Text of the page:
Owen D. Young (the "D" signifying no particular name) was born in Van Hornesville, N.Y., on October 27, 1874. He was 16 years old when his parents mortgaged the farm to send him to St. Lawrence University at Canton, N.Y. Upon his graduation in 1894, he turned to Boston University where he completed the three-year law course in two years, while also supporting himself by tutoring and library work.
In 1896, Young joined the Boston Law office of Charles H. Tyler and within a few years became a partner where he came to the attention of Charles A. Coffin, the first president of General Electric. In 1913, he became chief counsel and vice president in Charge of Policy.
In 1919, at the request of the government, Young created the Radio Corporation of America to combat threatened foreign control of America's struggling radio industry. He served as RCA's board chairman until 1929.
The GE Board of Directors elected him president of the company in 1922. Later in 1922 Young succeeded Coffin as chairman of the board of General Electric while Gerard Swope was appointed president of the company. They remained in these roles until 1939, when they both asked for retirement.
Under their direction, GE began the extensive manufacture of electric appliances for home use. The introduction of a host of electrical consumer goods required extensive enlargement of GE's advertising, marketing, distribution and service organizations - not to mention its engineering and manufacturing facilities.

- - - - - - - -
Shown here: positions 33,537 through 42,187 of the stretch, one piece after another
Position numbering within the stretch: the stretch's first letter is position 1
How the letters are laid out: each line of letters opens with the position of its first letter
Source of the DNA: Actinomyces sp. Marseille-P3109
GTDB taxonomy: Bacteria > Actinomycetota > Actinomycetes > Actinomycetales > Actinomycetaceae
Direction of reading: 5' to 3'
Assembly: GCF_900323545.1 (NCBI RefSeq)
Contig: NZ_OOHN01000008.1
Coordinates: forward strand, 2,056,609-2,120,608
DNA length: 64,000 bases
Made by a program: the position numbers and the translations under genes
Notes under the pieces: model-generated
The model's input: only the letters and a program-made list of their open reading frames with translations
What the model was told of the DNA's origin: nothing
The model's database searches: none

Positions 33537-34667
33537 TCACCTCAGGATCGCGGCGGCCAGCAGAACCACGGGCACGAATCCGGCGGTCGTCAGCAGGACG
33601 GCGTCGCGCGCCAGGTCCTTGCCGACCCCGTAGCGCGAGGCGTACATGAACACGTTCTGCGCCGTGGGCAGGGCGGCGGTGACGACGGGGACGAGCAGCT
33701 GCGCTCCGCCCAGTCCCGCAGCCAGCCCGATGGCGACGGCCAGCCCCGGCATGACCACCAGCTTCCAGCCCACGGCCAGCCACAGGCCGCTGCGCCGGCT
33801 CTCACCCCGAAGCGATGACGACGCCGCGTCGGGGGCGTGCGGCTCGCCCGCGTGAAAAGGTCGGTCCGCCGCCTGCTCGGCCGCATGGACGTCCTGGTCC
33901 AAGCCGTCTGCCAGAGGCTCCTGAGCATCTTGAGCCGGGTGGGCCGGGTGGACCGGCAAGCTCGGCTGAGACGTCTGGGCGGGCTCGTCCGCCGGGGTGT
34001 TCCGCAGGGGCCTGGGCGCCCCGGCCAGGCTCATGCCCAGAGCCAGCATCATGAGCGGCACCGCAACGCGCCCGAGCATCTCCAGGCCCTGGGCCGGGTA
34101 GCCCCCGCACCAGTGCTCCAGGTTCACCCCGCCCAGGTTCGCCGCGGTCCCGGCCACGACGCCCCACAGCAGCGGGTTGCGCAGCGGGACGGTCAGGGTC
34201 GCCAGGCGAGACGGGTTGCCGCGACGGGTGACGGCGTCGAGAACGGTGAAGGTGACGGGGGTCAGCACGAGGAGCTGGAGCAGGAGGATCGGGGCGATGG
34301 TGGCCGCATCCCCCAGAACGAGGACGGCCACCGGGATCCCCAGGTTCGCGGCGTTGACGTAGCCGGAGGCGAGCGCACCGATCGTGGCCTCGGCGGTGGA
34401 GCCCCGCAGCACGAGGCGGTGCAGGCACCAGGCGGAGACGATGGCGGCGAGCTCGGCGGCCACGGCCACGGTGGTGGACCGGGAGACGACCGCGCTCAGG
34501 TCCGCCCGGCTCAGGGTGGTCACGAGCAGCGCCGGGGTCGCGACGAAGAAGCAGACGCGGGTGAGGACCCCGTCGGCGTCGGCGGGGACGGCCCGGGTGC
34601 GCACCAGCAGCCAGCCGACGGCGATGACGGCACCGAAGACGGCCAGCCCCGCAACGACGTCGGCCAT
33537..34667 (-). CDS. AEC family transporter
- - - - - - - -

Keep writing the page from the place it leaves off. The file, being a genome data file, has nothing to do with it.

The Depression did not spare GE, but the diversification measures, which Young and Swope had instituted improved the economic security and general welfare of GE workers and helped cushion the blows of the Depression.
Young served as a member of the German reparations commission in 1924. Out of this international conference came the Dawes plan. In 1929, Young was called upon to head another committee of experts to unify further German payments. This group drafted the Young Plan for handling reparation payments on the basis of a new total sum.
From 1924 through 1932, his name figured prominently as a possible Democratic nominee for president, but he refused to encourage the hat-flingers.
In 1942, Owen D. Young returned as chairman of the board of GE. He remained as the chairman of the board until 1945.
Long active in education, Young was a trustee of St. Lawrence University from 1912 to 1934, serving as president of the board the last 10 years. He was a member of the New York State Board of Regents, governing body of New York's educational system, until 1946 when Governor Thomas E. Dewey called upon him to head the state commission that laid the groundwork for a state university system in New York.